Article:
What I Wish I’d Known Before My Content Went Viral

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Photo by Miguel A. Amutio on Unsplash

Earlier in my career, I was super focused on creating viral content and getting the highest number of shares possible. I thought if I could get a viral post then people would inevitably see the value in our product, sign up and become passionate customers. Today, I’m going to tell you a story about one time I had a piece of content go viral and the things I wish I would have known before that happened.

Years ago, I got really caught up in “startup culture.” I was working crazy hours, not hanging with friends, and only stopping to eat and drink beer. While that produced some decent results for a while, it started to wear me pretty thin and I decided it was time to start working on my physical and mental health.

So, what did a younger me decide was the best course of action?

Maybe adjust my diet and slowly incorporate exercise into my life to create small sustainable changes?

Nope. I dove headfirst into training for a half-marathon.

I was determined to go from a sedentary pasty blob to a running… pasty blob. I was so excited to see the change in myself and my body that I started wearing a Fitbit.

I was frustrated at the time that you couldn’t see all of your Fitbit data in one place. I wanted to be able to see my exercise activity go from eating potato chips on the couch to running 10–15 miles a week, but Fitbits dashboard only showed you one day at a time. Being a marketer for a company that sells dashboard software I thought, “I’ll figure this out and write a tutorial about it!” Finally, a content marketing project that will make my personal life better!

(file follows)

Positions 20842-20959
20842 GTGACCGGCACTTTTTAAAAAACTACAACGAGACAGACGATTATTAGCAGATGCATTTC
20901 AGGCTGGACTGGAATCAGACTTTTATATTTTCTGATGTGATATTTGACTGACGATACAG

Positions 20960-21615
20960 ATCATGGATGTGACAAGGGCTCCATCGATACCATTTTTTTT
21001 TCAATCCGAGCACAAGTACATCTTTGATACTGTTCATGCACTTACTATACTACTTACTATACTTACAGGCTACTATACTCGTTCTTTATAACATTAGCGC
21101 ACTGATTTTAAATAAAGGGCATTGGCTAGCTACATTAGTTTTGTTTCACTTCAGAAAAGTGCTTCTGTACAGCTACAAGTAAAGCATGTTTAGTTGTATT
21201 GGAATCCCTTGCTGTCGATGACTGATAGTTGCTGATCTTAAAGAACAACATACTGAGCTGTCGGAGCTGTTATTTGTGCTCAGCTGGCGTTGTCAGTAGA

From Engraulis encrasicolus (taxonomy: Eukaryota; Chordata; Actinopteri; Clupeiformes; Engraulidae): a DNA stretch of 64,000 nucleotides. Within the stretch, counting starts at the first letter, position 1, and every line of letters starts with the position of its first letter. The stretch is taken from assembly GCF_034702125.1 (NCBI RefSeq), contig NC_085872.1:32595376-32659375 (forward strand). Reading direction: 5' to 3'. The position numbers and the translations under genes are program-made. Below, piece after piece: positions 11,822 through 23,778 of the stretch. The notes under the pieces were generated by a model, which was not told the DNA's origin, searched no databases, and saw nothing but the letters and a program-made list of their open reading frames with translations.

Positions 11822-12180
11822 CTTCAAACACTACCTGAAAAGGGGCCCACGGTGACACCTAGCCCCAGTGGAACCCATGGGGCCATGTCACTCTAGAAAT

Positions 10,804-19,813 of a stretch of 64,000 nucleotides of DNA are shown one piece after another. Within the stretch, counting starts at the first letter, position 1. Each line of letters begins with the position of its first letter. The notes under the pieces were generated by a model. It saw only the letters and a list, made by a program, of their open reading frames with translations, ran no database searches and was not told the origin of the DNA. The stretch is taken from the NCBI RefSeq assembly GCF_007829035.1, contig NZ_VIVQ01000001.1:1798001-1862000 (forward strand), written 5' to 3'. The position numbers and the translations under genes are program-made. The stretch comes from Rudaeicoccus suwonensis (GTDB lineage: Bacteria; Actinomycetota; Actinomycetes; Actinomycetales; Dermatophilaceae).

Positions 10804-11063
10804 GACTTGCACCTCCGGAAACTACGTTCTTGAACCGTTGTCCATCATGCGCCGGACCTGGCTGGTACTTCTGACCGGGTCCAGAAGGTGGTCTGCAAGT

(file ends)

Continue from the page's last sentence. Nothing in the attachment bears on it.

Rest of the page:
I found a solution using IFTTT, one line of JSON code, and Initial State to stream my daily activity from Fitbit and view my cumulative data on one dashboard. I was so proud. I wrote up my blog post and put it on our website.

A few days later it got picked up by the popular internet publication LifeHacker. They had written a few times about us before, and it was always a good thing for our traffic and sign-ups. This time, however, it freaking blew up.

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Within just a couple of days, it got 30,000 views on the original LifeHacker post and was re-blogged across their international networks, and shared across a ton of other blogs too. We got 500 signups in one weekend. That may not sound like a lot, but for a young startup still finding its footing, it was a huge win. For a brief moment, I felt like an all-powerful marketing genius. Had I just helped our company create a viral footing to which we would look back on as our cornerstone of growth? Had I helped not only achieve but confirm that we had found product-market fit!?


All those new users started the tutorial, but never returned to finish, monitor their data, and convert to being a paying customer.

But why?

Fitbit targets people who want to easily track their fitness activity. This could be anyone from a high school athlete to your good ol’ granny. This is a much broader and different audience of people than we attract: developers, engineers, and DIYers.

It was a good idea and a cool project, and that’s why LifeHacker picked it up and it got so much traction. However, the people who saw it on LifeHacker didn’t want to do the multi-step process that the tutorial took you through. It only took 30 minutes to set the whole thing up, but it also required modifying some JSON code: an intimidating step for your average Fitbit user.

So, what did I learn?

A lot of times in the startup world, our nose can be so close to the grindstone that we lose focus of our target customer. In this instance, I got so excited about a cool idea that I wanted to solve that I forgot to ask myself the simple question, “Would our target audience find this valuable?”

Marketing is all about being where your customers are, and showing them you can solve a specific problem for them in a way that makes their life easier or better. Just make sure it’s the problem that your product is made to solve.

Director of Marketing at Initial State.

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